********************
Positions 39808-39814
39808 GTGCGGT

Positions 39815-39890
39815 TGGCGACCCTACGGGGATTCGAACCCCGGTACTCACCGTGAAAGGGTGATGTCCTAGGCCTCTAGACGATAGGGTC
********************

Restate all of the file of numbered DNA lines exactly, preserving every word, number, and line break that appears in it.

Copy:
Positions 39808-39814
39808 GTGCGGT

Positions 39815-39890
39815 TGGCGACCCTACGGGGATTCGAACCCCGGTACTCACCGTGAAAGGGTGATGTCCTAGGCCTCTAGACGATAGGGTC